Seeing through the mist in the eastern Mediterranean: Looking forward

19 March, 2014 | Posted By: Vassilis Kappis

By Vassilis Kappis

Having evaluated the implicit historical logic behind the arguments about Israel-Turkish relations and the role of Greece and Cyprus and having tried last week to shed light on their inherent weaknesses, this week, we assess the accuracy of the main actors’ perceptions of current and future regional dynamics.
The Eastern Mediterranean has always been hard to navigate, politically speaking. Most players have therefore developed an almost instinctive capacity to make choices on the basis of tangible benefits, particularly when it comes to the security domain. Since its creation, for instance, Israel has been selecting friends and partners based on an overwhelmingly strategic logic. The US-brokered partnership with Turkey was no exception. The alliance was inspired by Cold War considerations, namely the containment of both Soviet influence in the eastern Mediterranean and Arab nationalism. Cooperation deepened after the 1958 Iraqi revolution which overthrew the Hashemite monarchy; Prime Ministers Menderes and Ben-Gurion expanded bilateral relations to joint military and intelligence undertakings.
While in retrospect successful in maintaining a degree of stability in the region, the rationale behind the relationship has been rendered obsolete. Israel is, perhaps for the first time in its history, not facing an existential threat by its Arab neighbours. Iraq, Syria and Egypt, for different reasons, do not pose a credible danger anymore. To make matters more interesting, Iran’s reintegration in international affairs should act as a catalyst towards a détente with Israel. After all, Iran’s priorities in Afghanistan and Syria seem rather consistent with Israeli interests.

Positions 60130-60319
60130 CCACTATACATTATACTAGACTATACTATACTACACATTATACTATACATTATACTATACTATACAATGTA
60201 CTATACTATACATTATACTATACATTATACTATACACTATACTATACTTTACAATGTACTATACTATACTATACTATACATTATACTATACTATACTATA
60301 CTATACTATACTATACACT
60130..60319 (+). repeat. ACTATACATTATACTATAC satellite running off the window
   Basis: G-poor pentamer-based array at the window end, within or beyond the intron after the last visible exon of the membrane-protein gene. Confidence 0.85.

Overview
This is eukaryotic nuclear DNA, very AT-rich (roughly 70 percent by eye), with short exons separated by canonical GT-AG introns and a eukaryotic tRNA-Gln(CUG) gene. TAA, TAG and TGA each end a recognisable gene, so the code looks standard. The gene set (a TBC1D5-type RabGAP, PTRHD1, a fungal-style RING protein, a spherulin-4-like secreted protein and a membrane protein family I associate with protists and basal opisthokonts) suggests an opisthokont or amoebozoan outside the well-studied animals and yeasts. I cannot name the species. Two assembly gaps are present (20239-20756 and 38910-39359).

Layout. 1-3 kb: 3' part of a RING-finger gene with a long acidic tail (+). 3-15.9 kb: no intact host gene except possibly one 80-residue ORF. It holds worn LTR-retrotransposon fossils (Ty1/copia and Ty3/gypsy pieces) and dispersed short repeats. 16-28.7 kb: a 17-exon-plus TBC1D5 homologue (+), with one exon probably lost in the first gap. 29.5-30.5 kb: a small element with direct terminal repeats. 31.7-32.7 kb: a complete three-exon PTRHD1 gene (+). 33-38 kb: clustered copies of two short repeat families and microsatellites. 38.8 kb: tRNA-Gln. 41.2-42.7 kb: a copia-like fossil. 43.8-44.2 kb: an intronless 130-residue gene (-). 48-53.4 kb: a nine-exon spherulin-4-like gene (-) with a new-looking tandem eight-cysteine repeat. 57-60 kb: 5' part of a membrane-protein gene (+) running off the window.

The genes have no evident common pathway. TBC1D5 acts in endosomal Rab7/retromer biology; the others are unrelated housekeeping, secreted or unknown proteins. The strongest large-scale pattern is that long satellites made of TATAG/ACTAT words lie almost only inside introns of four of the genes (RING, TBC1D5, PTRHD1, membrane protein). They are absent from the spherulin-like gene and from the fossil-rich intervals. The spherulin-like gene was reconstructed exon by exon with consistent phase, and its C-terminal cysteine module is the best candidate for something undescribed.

As a result, Israel’s security doctrine is undergoing a radical transformation. Until recently, Israel had regarded itself as a land and air power, since its survival depended on its capacity to fight for scarce territory and launch swift air strikes against its enemies. Maritime operations were an afterthought, often regarded as a complement to ground and air operations. With most of its former regional rivals in disarray, Israel is now turning its sights to the Mediterranean.
There is almost a sense of urgency in this shift, as the discovery of oil and gas in its Exclusive Economic Zone renders the creation of a maritime protection umbrella a necessity. Israel is now set to become not only an energy producer, but an energy exporter; there should be little doubt that in the coming years all steps necessary will be taken to ensure that no conventional or asymmetrical threats could curtail this ambition. For this reason, the IDF is in the process of creating the most technologically advanced fleet in the region, upgrading the capabilities of its patrol boats and increasing the size and operational scope of its naval assets.
And it is exactly this shift that brings former partners Israel and Turkey in a collision course. Turkey’s post-Cold War strategy initially targeted Central Asia and the Caucasus with limited success due to restrictions posed by the rebounding Russian influence. Today, Turkey’s ambitions place the eastern Mediterranean as a strategic priority; the re-emergence of the Ottoman past in the country’s contemporary grand strategy, as articulated in the writings of Ahmet Davuto─člu, leaves few doubts in this regard. It is also doubtful that this goal will be pursued in an amicable manner. Not only has Turkey thus far failed to discover substantial amounts of oil and gas in its territory, but international law provisions could actually deprive its leadership of the potential to secure and control the flow of energy resources in the region.